Bad back? Who to see?

| 06 Nov 2018 | 02:32

From back problems to headaches, chronic pain is the leading cause of disability in American adults. If you’re suffering, who should you call?

The chiropractor

Chronic neck, back, knee, foot, shoulder, headache pain, sciatica, carpal tunnel, scoliosis and other conditions don’t just happen overnight, but are often the result of years of abnormal mechanical stress to our ‘human machine.’ The chiropractic orthopedist is adept at ending pain with the correct application of therapy, nutrition, ergonomic considerations, rehab exercise and other modalities while addressing any underlying bio-mechanical issues involved without using drugs.

While I have great respect for the medical profession, neither the MD nor the surgical specialist has much training in the conservative, non-surgical diagnosis and management of spinal, joint or other forms of bodily pain. Recent literature highlights the variable and often inadequate exposure to musculoskeletal education in medical schools, the journal Orthopedics reports. In a survey of fourth-year Harvard medical students, fewer than a quarter passed a standard musculoskeletal exam, reporting insufficient curriculum time devoted to musculoskeletal education. This lack of training is a leading cause for the willy-nilly and overabundant prescription of opioids that have brought us to a national drug epidemic.

Chiropractors receive four years of graduate training in a curriculum similar to medical school, the major difference being that chiropractors have little training in pharmacology, but in addition to their other course load, receive a year of physiotherapy, two years of X-ray/MRI/CAT Scan interpretation and two years of direct one-on-one patient care without the benefit of drugs to mask pain. Chiropractic students address patient spinal complaints as well as other muskuloskeletal problems and they must be adept at evaluating musculoskeletal complaints to be successful in treating them without medication. Board certification in chiropractic orthopedics requires another five years of focused, conservative muskuloskeletal training.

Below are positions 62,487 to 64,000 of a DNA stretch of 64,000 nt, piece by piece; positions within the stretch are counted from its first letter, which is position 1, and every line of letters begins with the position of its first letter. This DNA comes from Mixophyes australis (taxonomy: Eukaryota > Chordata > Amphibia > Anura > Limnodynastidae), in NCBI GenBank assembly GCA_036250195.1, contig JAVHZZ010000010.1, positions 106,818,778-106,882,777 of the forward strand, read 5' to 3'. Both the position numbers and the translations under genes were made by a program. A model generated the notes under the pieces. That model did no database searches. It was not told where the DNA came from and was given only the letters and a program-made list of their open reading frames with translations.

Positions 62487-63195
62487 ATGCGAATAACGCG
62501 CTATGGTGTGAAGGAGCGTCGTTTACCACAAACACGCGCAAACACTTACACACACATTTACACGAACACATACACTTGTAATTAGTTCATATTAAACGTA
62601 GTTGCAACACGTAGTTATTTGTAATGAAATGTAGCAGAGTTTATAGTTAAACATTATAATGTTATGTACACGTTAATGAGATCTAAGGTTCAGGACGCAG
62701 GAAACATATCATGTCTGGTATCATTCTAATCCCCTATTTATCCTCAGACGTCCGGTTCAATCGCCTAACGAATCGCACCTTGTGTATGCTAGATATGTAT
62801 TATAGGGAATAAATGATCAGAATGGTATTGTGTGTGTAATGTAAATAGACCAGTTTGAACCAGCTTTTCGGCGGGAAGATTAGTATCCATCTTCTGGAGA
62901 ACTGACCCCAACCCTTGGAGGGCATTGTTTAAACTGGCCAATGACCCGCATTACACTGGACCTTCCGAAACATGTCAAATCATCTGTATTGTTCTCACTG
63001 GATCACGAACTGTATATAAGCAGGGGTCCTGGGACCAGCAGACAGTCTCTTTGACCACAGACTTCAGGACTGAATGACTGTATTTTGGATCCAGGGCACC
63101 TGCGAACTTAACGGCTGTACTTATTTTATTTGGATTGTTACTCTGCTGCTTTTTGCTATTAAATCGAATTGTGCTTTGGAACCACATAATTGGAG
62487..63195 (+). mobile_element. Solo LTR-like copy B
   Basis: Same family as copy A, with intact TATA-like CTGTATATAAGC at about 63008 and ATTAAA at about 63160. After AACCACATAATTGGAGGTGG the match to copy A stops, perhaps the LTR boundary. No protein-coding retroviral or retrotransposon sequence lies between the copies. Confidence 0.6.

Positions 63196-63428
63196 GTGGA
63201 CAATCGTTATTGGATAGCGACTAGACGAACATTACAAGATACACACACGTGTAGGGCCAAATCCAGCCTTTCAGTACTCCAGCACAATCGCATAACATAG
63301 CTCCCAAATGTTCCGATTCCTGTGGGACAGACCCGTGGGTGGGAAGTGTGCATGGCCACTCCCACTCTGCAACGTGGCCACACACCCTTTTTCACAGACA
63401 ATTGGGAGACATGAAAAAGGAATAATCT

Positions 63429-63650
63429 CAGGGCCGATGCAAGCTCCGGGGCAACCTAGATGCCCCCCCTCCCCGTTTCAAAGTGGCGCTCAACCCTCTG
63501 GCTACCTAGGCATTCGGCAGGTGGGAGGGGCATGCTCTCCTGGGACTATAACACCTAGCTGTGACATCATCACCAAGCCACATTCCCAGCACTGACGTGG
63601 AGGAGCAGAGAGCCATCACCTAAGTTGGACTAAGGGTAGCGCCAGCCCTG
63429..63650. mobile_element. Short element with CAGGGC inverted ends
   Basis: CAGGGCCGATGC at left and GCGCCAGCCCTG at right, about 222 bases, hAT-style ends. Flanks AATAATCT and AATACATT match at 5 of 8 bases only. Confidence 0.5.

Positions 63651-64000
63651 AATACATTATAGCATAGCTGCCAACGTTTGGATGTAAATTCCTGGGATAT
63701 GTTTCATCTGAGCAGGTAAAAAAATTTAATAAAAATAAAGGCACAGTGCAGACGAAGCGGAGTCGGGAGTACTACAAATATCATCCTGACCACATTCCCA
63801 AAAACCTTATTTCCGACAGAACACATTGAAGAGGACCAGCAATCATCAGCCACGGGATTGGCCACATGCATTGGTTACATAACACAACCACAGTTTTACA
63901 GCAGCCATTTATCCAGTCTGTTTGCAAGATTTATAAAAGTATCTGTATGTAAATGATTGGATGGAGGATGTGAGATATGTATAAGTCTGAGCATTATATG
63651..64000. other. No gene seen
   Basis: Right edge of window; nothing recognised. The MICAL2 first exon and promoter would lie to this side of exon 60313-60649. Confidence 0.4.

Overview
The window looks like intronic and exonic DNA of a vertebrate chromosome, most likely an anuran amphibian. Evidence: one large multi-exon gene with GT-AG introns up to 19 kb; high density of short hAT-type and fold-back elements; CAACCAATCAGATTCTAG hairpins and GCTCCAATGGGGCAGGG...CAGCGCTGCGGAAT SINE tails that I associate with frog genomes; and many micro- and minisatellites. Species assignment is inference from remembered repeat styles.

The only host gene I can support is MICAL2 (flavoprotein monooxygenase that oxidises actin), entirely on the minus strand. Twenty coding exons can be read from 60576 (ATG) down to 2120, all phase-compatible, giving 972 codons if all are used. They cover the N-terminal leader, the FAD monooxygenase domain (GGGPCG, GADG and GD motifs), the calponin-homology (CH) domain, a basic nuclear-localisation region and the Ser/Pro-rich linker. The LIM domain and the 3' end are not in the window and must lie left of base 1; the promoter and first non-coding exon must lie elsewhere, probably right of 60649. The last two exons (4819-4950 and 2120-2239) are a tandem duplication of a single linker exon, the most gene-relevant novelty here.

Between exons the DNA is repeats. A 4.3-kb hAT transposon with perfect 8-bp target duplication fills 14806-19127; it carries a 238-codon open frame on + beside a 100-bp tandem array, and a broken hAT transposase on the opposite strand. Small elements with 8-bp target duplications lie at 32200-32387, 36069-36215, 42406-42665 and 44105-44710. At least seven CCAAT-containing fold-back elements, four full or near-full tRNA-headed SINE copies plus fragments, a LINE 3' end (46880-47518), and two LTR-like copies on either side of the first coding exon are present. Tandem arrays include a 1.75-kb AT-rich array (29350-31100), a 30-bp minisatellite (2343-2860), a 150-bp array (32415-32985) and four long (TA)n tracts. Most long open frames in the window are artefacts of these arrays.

One of my first patients had knee problems and was scheduled for surgery. On examination it was seen that this gentleman had severely flat feet. Every time he took a step his knee would deviate inward, stressing the knee as his arch collapsed. After supporting his arch with a podiatric grade shoe orthotic his pain went away.

- Dr. Calvin Hargis, chiropractic orthopedist and neurofeedback specialist at Warwick Brain & Spine Therapy

The medical doctor

Pain is not only a physical problem, particularly when it persists more than 12 weeks or beyond the expected time of recovery. Chronic pain is deeply tied into the emotional experience of the sufferer and involves the intricate neural networks of pain messaging. Pain can become so consuming that it not only causes physical impairment, but also affects daily activities, recreation, relationships, jobs, and even the very meaning of life.

What many providers treating chronic pain fail to apply is that the patient is the key participant in management and recovery. It is the patient who understands themselves and their cause of suffering, and finds meaningful ways to cope with that suffering, who conquers pain.

There is no cookie cutter approach, because as varied as individuals are, so do treatments need to be. A comprehensive program often involves more than one modality, whether it be exercise, chiropractic care, neuropathic medications, trigger point injections, stress management, postural retraining or new behavioral coping strategies, and above all, the notion that pain can get better with better understanding. I embrace a holistic approach, including mind body strategies such as medical acupuncture and yoga, and often encourage patients to seek “complementary alternative medicine.”

I have reviewed thousands of spine MRIs, which mostly reveal aging discs and stenosis to varying degrees of severity, but I always keep in mind the bigger picture. The images on screen are only one piece of the puzzle. I determine when surgery is truly necessary, which is rare but indicated in certain cases like neurological decline, or “red flags” such as tumor, infection, or serious spinal cord compromise. Much more often I dissuade patients from seeing more surgeons, and instead work to broaden minds.

Pain sufferers who believe they will never get better often stop participating in exercise and daily life and become depressed and deconditioned, which only escalates the suffering. I try to prevent the catastrophic notion that pain is irreversible. Do newer treatments work, such as regenerative stem cell therapies, transcranial magnets, or laser surgery?

Understanding is empowering, and it is what doctors do best.

- Jennifer Kurz, MD, physiatrist and pain management interventionalist affiliated with Massachusetts General Hospital